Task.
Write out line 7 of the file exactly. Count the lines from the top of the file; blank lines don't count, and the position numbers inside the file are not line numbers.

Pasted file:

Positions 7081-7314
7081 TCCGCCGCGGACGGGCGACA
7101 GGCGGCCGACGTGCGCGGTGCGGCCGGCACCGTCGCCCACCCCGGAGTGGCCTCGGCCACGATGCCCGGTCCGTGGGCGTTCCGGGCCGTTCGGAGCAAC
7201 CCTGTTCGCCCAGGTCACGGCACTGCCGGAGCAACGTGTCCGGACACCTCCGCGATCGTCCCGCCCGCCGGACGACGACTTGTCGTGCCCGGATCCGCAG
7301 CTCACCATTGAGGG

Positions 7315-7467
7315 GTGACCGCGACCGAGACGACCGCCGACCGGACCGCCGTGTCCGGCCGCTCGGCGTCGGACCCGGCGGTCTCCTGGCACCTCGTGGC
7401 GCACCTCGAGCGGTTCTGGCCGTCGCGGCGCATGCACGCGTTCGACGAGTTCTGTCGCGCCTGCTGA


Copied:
7315 GTGACCGCGACCGAGACGACCGCCGACCGGACCGCCGTGTCCGGCCGCTCGGCGTCGGACCCGGCGGTCTCCTGGCACCTCGTGGC